I have had Doctor's orders for over two months to get my kids tested for Lyme disease. This was at my request since I've recently learned that Lyme disease can be passed in utero and my kids have displayed symptoms, such as joint pain, fatigue, headaches, ect. So yesterday was the day that I decided we would get the blood tests done. The twins were also getting their cholesterol checked so they had to fast. This is a test that they recommend when your child turns ten so I was delinquent on this test by over a year. Oops...
By the time I got myself dressed and the kids dressed, we arrived just before 11am. Of course, the waiting room was packed and there was a wait. I had the kids leave their electronic toys at home and no one brought a book to read. But no worries. My kids entertained the entire waiting room because that is what they do best. We were finally able to grab a bench which was hot real estate. I managed to find a notepad and pen at the bottom of my purse and my kids became engrossed in a game of hangman.
And then the woman walked in. I liked her right away. There was a pregnant lady that had walked through the door right before her and this woman was eyeing the waiting room to see who could stand up to give the very pregnant lady a seat. She spied a young man and walked up to him and said "uh-hem" and pointed to the pregnant lady. I told her I was thinking the same thing. After the pregnant lady sat down, the woman plopped herself on the floor and started frantically going through her purse. She was very frazzled. As an observer of human behavior, I was trying my best at deductive reasoning to figure out what had her so distressed. She would find white envelopes and open them and then throw them back in her purse. A chair became available and after surveying the room, she announced out loud that she was going to sit there, if no one else wanted the seat. This was one very polite woman. My kids continued to be engrossed in hangman and I decided to check the notifications on my phone.
Then I heard her voice again and looked up and she was on the phone. And then the waterworks began. I quickly realized she was speaking to her car insurance agent and was in an accident on her way to get blood drawn. And I thought my kids were having a bad morning. I heard her explain to the agent that she was driving her father's 1965 cherry red mustang and it was the car she used to learn how to drive. This woman was so distraught and you could tell by her responses that the car agent kept saying to her "it is just a car and be thankful you are not hurt." The car insurance representative most likely did not have a degree in psychology and was trying to be consoling while also trying to get this lady off the phone with her. Finally they said good-bye.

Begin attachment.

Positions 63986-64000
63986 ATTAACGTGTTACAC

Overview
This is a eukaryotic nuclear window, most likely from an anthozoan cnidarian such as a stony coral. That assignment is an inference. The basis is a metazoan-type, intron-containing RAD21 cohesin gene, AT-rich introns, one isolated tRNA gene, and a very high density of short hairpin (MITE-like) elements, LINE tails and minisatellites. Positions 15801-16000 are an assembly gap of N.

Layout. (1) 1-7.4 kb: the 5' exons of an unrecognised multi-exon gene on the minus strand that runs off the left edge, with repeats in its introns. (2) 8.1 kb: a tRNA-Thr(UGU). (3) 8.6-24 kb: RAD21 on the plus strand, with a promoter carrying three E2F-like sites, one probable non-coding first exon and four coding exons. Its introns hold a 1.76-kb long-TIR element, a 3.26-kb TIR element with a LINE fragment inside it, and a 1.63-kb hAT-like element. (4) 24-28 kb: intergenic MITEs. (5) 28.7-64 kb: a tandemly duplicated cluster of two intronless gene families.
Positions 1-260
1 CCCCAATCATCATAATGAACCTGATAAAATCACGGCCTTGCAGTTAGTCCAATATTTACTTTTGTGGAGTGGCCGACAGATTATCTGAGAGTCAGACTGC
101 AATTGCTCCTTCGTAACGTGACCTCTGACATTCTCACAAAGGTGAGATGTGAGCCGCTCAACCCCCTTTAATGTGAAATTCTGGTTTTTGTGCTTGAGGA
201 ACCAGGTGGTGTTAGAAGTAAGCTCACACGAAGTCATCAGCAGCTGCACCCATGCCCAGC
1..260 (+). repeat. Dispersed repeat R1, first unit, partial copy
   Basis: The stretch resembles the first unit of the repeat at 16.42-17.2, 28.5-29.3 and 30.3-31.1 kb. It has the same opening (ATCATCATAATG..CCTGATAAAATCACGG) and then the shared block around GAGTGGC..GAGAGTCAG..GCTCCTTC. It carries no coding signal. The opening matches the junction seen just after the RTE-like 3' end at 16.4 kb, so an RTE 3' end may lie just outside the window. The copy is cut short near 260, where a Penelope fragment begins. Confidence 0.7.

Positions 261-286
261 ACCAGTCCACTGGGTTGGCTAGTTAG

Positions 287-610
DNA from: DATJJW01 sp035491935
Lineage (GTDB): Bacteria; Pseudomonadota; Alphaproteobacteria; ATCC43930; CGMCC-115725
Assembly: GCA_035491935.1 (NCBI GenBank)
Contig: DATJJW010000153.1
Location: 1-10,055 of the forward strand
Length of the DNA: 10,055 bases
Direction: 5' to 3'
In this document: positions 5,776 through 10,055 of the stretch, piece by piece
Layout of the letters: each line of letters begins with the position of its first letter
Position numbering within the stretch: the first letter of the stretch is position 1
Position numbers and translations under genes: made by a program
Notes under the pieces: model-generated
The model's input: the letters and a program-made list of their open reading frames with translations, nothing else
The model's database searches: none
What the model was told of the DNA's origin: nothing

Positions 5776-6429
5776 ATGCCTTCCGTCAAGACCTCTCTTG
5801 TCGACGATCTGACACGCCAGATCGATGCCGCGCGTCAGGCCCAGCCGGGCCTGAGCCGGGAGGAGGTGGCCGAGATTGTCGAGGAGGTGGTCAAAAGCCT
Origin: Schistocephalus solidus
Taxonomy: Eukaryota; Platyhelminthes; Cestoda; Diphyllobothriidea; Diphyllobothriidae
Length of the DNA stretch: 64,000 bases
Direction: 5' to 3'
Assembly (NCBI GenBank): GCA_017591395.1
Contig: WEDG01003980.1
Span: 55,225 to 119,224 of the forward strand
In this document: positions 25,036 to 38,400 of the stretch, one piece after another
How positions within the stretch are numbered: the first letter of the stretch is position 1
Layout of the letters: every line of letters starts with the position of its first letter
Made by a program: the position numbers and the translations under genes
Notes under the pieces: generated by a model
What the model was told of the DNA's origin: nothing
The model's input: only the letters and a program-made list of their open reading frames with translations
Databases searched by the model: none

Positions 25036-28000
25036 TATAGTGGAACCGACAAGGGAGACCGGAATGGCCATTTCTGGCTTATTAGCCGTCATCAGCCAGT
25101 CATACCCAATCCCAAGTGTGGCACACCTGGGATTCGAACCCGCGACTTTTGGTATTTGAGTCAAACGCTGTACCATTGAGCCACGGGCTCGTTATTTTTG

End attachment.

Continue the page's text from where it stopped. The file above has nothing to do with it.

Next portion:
I was feeling empathetic and wanted to help this complete stranger but wasn't sure what to do. Or say. And then suddenly, I was pulled back in time, re-living my days as a trauma social worker, when I would sit with distraught families in hospital waiting rooms. And offer them tissues to dry their tears. That's what I could do. I had tissues! I could offer her a tissue. And say that I was sorry.
So I pulled out the packet of tissues from my purse and offered her one and she acted like I just told her she had won the lottery. She was so grateful. I helped her process what had happened and provided consolation, as this was clearly a traumatic event in her life. The tears gently flowed as she told me the story of when she first learned to drive and her father was in the passenger seat. I shared with her that my dad also helped me learn how to drive and we survived me driving the wrong way down a street! When my oldest daughter's name was finally called, the kids and I got up from our hot real estate bench and headed towards the dreaded door that would lead the kids to get their blood tests done. She said" thank you" to me and told my kids "your Mom is very kind."
I wanted to share this story about a random act of kindness because I realized it doesn't take much for us to show that we care. We are so busy going about our lives that you never know when one small gesture might make a world of difference in someone's day. Such as a gentle gesture of offering a complete stranger a listening ear and a tissue to dry their tears.
My kids survived their blood tests and only the littlest cried a few tears. But her oldest sister began to sing "Let it Go" to her and the littlest became calm. Perhaps the oldest felt the call in her heart to help her little sister get through a difficult time by sharing her gift of singing with her?
As promised, I took my brave babies to Mickey D's for lunch which is a rare treat!
Wishing you and your families a blessed Good Friday and Easter weekend! What random act of kindness have you shared with someone? I would love to hear your Random Act of Kindness story!
Peace, Love and Easter Blessings,
Peace, Love and Easter Blessings,